Racist messages and despicable online messages highlighted in hate crime trial of Ahmaud Arbery’s killers
(BRUNSWICK, Ga.) — During his state trial for the murder of Ahmaud Arbery, Travis McMichael testified that he was not a racist. But prosecutors in his federal hate crimes case presented the jury with numerous statements, text messages and social media posts to allege racism was the underlying motive for which he, his father and their neighbor prosecuted and killed the 25-year-old black man. .
FBI analyst Amy Vaughn testified Wednesday that she found a digital onslaught of messages, mostly from Travis McMichael, in which he allegedly regularly used racial slurs to describe black people and advocated violence against them.
In one instance, Vaughn testified that McMichael, 36, posted on social media about his reaction to a news report about a confrontation between two white people and two black people, allegedly saying black people should be role models.
“‘They’d scrape brain material if this happened to my wife or daughter,'” Vaughn read aloud from McMichael’s alleged post in U.S. District Court in Brunswick, Georgia.
McMichael, her 64-year-old father, Gregory McMichael, a former Georgia police officer; and their neighbor William “Roddie” Bryan, 52, have each been charged with one count of violating Arbery’s civil rights and attempted kidnapping. The McMichaels are also charged with using, carrying and brandishing a firearm in connection with a violent crime and Travis McMichael faces an additional count of use of a firearm in connection with a violent crime.
If found guilty, the men could be sentenced to life in prison. All three are already serving life sentences, the McMichaels without the possibility of parole, after a state jury found them guilty last year of murdering Arbery.
Derek Thomas, childhood friend of Travis McMichael, testified on Wednesday that he was shocked by a violent and racist response Travis McMichael allegedly gave to what he said was supposed to be a funny video of a man black guy playing a prank on his white friend.
Thomas said he was so disturbed by Travis McMichael’s text response that he called him to confront him about it. When asked to read Travis McMichael’s text in court, Thomas refused and instead stated the racial slur he used to describe black people.
Vaughn said his investigation led to the discovery of racist online posts by Bryan and bigoted comments that Gregory McMichael used to describe black people.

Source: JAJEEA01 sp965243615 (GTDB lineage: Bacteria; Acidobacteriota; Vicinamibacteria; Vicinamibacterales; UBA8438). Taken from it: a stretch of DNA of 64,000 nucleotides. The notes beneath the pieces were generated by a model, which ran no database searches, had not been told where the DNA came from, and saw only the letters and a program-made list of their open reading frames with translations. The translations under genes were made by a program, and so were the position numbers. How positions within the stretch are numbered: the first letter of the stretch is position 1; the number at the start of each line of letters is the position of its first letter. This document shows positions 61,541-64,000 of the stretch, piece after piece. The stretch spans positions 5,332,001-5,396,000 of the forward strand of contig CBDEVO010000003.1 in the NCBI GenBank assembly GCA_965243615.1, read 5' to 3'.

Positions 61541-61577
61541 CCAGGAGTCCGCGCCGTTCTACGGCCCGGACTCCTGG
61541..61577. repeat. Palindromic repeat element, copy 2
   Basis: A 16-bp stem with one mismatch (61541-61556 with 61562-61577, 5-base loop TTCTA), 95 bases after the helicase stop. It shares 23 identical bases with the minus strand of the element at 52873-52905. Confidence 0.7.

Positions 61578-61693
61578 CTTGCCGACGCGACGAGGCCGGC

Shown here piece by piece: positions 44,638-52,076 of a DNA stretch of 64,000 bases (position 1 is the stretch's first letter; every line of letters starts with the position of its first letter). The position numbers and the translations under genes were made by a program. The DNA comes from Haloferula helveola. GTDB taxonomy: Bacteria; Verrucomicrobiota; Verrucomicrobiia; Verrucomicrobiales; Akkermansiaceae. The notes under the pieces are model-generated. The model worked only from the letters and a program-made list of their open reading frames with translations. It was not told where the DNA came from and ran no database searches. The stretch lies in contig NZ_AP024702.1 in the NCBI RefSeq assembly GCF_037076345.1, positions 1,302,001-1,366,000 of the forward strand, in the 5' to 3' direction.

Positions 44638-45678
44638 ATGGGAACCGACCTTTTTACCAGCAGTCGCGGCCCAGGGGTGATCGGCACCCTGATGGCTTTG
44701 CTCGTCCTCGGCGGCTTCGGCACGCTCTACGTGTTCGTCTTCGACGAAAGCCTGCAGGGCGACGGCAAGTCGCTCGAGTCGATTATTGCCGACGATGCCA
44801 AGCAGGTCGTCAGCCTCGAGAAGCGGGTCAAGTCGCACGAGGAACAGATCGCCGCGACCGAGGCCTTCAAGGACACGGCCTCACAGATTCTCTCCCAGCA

Although the FBI was unable to access Gregory McMichael’s phone due to its encryption, Vaughn testified that investigators found messages he had posted on Facebook that she read in court, including one in which he reportedly wrote: “The gun in the hand is worth more than all the police on the phone.”
Vaughn said the FBI also uncovered numerous online posts from Bryan in which he allegedly expressed resentment over a relationship his daughter had developed with a black man. In a message Vaughn read to the court, Bryan reportedly wrote, “That’s the one thing I said I would never accept” and added, “If she gives a damn about herself, why should we?”
Arbery had been out for a jog on Sunday afternoon Feb. 23, 2020, in the Satilla shores neighborhood near Brunswick, when the McMichaels assumed he was robbing a house under construction in their neighborhood, armed themselves and pulled him chased in their van. Bryan joined the five-minute chase, blocking Arbery’s path with his truck. He recorded cellphone video of Travis McMichael fatally shooting Arbery with a shotgun during a struggle.
While the McMichaels claimed they sued Arbery not because he was black but because he broke into their neighbor’s house, prosecutors showed the jury Wednesday videos of Travis McMichael breaking in during of a hunting trip. In one of the videos, Travis McMichael is seen smiling while standing next to ‘No Trespassing’ signs.
Prosecutors also showed the jury an online post in which Gregory McMichael allegedly wrote, “There’s private property and then there’s private property, you know?”
In her opening statement to the highly publicized trial, Assistant U.S. Attorney Bobbi Bernstein told the jury she would also present evidence that Bryan told investigators that after Travis McMichael shot Arbery he allegedly heard shouting a racial epithet at the victim as he lay dying. sidewalk.
Bernstein told the panel that while it’s not illegal to use racial slurs, “those slurs can give you evidence as to why a defendant did what they did.”
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